Flat Income Tax Rate in India Pdf – Pros & Cons [Burning Issue]

Home » Flat Income Tax Rate in India Pdf – Pros & Cons [Burning Issue]

Flat Income Tax Rate in India Pdf – Pros & Cons [Burning Issue] – Recently, the central government had formed a task force to draft a new Direct Tax law which seeks to replace the existing Income Tax Act, 1961.

The Task Force will submit its report to the government on how to fix the more-than-50-year-old Income Tax Act, 1961.

What is the flat tax rate?

It is an income tax system in which everyone pays the same tax rate irrespective of income level. Therefore it is also named as proportional taxation system.

Flat Income Tax Rate in India Pdf - Pros & Cons [Burning Issue]

What is the Need?

  1. India’s current tax system is progressive in nature, with tax rates going up when the income level goes up. To meet the changing economic needs of the country, and to fix the more than 50-year-old Income Tax Act, 1961 which is not consistent with present times, a flat tax rate system is necessary.
  2. To reinstate the Direct Tax Code (DTC) in a new structure.

Arguments in favour

  1. A flat tax rate of 12% would be appealing even for low-income people.
  2. The compliance rate will increase by eight percentage points to 33%.
  3. While simplification and better administration of the law are major reforms that India needs, according to economists, some even suggest going for a flat tax system or lower tax system.
  4. The classic case of the flat tax system is of Hong Kong, Russia and New Zealand.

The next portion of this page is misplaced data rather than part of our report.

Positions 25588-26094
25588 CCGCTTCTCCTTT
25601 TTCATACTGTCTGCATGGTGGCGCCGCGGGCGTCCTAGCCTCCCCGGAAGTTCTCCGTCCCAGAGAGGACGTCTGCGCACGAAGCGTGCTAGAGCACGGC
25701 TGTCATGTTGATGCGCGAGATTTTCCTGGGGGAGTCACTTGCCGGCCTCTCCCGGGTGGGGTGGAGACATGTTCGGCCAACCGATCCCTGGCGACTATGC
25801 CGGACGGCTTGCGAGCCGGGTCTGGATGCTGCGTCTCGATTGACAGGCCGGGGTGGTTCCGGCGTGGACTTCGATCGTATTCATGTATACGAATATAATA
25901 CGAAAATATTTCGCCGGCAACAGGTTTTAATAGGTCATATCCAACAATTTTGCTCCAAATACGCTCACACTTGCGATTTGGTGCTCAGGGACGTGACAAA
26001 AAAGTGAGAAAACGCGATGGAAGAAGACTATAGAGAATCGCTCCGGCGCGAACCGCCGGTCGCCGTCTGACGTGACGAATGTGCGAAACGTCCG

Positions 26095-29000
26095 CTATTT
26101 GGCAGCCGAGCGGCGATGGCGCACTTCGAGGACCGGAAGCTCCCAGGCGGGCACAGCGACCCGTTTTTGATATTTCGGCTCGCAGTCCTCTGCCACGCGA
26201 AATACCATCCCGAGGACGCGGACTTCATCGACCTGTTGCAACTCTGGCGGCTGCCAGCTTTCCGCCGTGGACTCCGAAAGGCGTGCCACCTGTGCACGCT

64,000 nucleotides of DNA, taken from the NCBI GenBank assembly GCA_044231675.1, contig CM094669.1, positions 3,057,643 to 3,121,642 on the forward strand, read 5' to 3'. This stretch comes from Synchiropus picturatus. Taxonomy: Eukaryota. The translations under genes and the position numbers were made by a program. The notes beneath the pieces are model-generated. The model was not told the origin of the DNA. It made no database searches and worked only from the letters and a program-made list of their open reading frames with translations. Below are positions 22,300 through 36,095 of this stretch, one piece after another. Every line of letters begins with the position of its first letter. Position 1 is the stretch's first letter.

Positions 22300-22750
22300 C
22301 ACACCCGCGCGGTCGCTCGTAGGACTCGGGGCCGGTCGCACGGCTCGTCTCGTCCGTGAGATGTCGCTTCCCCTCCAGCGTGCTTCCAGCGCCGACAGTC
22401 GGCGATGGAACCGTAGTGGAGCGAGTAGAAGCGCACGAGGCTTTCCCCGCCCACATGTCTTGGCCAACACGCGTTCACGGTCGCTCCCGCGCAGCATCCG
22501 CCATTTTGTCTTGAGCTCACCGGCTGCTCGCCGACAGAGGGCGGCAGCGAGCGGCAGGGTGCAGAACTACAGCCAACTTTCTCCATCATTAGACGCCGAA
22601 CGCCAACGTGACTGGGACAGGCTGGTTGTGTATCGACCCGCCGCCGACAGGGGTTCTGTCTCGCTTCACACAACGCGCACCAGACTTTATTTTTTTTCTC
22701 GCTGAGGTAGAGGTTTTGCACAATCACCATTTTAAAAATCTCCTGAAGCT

• One of the poorest country during the World War II, Hong Kong adopted a flat tax in 1947 which led to higher compliance and dramatic economic growth.
  • Russia adopted a 13% flat tax, which went into effect in 2001 and Russia’s economy has expanded by about 10 percent since then. Russia’s income tax revenue has grown to more than 50% as people found it fair and easier to pay.
  • New Zealand is called BBLR — broader bases and lower rates — country. In New Zealand, the tax law experts focus on taking a lot of actions at a low rate, or flat rate and most importantly at the simpler tax code. New Zealand in 1980 did away with deductions and write-offs and instead applied the lowest rates on average workers. With higher compliance, New Zealand is one of the countries with the best income tax practices. Instead of imposing a progressive tax scheme, it gives it as an option for people.

Arguments against

  1. India’s current tax system is progressive in nature, with tax rates going up when the income level goes up. India is a democratic country and is expected to invest in social welfare and infrastructure. Hence progressive tax rate is necessary.
  2. For a developing country like India, which is in the lower middle-income bracket, a flat tax structure may not be an equitable one. Income inequality in India is one of the highest, with 22 per cent of the national income going to top 1 per cent.
  3. Only with a progressive tax system, such wide income inequalities can be addressed. Hence a flat tax system will be regressive, considering India’s current situation.
  4. A system prescribing the higher rate of income tax for a higher income group helps garner revenue without becoming burdensome on lower income taxpayers
  5. The great success of Russia not just through the imposition of flat tax rate but through several changes in both the structure and the administration of taxes. The reforms widened the tax base by eliminating many exemptions and deductions as well as increasing taxes on capital income.

Practice question

  1. What do you understand by the flat income tax rate? Discuss whether implementing a flat income tax rate in a democratic country like India is feasible or not.
2018-09-21T11:44:13+00:00Categories: Economics|0 Comments

Leave A Comment

This website uses cookies and third party services. Ok